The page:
(Bloomberg) -- Boeing Co. has offered to acquire Spirit AeroSystems Holdings Inc. for about $35 a share in a deal funded mostly with stock, according to people familiar with the matter.

The latest proposal represents a switch from Boeing’s plan to fund an all-cash offer after months of talks between the companies, said the people, who asked not to be identified discussing the confidential matter.

A $35 per share price would represent a premium of about 6% to Spirit’s stock as of Monday’s close, suggesting an equity valuation of $4.1 billion. It’s also a 22% upside to its closing price on Feb. 29, the day before Boeing’s takeover talks became public. 

A Boeing representative declined to comment on the decision to move to an all-stock deal, which was earlier reported by the Wall Street Journal.

“We continue to focus on the providing the best quality products for our customers,” said Joe Buccino, a spokesman for Wichita, Kansas-based Spirit.

The change in currency for the outlay should ease some of the squeeze on the cash-strapped planemaker, the people said. Final terms are still being hammered out and could include a small amount of cash, they said.

“We await more details, but we see the $35/share mark as a reasonable outcome for both parties,” Stifel analyst Bert W. Subin said in a note to clients.

Boeing’s decision to revise the payment terms is the latest twist in an unusually complex transaction, which will also require Spirit to spin off some of its manufacturing plants to Airbus SE. The switch will require more due diligence, but isn’t seen as a deal-killer. The three-way transaction is still expected to be announced within a matter of days, said the people.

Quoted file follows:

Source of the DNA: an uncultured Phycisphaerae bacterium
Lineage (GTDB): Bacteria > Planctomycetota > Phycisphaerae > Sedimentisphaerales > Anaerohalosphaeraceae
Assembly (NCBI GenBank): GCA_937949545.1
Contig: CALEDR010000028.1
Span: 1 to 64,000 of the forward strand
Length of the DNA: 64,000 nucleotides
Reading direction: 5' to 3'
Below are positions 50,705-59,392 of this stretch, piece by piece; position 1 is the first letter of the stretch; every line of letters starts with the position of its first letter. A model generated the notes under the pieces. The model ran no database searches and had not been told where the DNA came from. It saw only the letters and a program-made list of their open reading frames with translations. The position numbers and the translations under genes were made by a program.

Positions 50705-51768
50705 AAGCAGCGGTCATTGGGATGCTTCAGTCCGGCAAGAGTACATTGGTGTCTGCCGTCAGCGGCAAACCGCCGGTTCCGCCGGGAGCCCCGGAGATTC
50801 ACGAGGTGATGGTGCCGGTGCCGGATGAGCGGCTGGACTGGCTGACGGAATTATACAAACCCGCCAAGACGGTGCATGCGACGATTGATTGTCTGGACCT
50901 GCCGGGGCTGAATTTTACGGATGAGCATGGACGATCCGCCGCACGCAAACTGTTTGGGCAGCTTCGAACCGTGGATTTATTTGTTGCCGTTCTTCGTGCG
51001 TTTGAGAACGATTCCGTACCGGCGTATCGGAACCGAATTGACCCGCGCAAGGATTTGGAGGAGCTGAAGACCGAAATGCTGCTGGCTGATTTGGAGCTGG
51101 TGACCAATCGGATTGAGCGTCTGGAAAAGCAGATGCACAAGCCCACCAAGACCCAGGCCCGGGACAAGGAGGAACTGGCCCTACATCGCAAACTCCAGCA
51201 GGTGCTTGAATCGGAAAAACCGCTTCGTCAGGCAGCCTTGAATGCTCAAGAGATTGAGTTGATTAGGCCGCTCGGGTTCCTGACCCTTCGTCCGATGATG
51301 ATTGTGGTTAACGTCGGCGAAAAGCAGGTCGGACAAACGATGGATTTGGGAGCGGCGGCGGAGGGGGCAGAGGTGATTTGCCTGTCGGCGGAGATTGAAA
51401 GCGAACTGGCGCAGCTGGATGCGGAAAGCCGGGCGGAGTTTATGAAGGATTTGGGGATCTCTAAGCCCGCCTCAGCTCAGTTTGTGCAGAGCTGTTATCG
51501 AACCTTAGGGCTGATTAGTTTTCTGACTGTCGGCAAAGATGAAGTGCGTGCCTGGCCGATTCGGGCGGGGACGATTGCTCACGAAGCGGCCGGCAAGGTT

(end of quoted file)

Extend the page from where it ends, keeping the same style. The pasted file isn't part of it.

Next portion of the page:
Shares of Spirit slid 4% to $31.75 in premarket US trading on Tuesday. They had gained 4.1% year-to-date on anticipation of a sale, despite financial distress that has required financial aid from its two biggest customers. 

Boeing, down 31% for the year through Monday, lost a further 1.1% before markets opened.

Chief Financial Officer Brian West signaled last month that the company was exploring all payment options to preserve its investment grade rating — and cash. The US planemaker’s financial pressures have mounted as it deals with a sweeping crisis involving its cash-cow 737 Max jet and federal investigations.

Acquiring Spirit AeroSystems, Boeing’s former Wichita division, would reverse the embattled planemaker’s largest outsourcing foray nearly two decades ago and give it greater control over the quality of manufacturing of its jetliner structures.

Boeing is on pace to burn through about $8 billion in cash during the first half of 2024 as it slows work in its factory to retrain mechanics and address quality lapses. The company sold more than $10 billion in bonds in late April to help fund operations, bringing its total debt load to $58 billion.

--With assistance from Catherine Larkin and Richard Clough.

(Updates with premarket trading from ninth paragraph)

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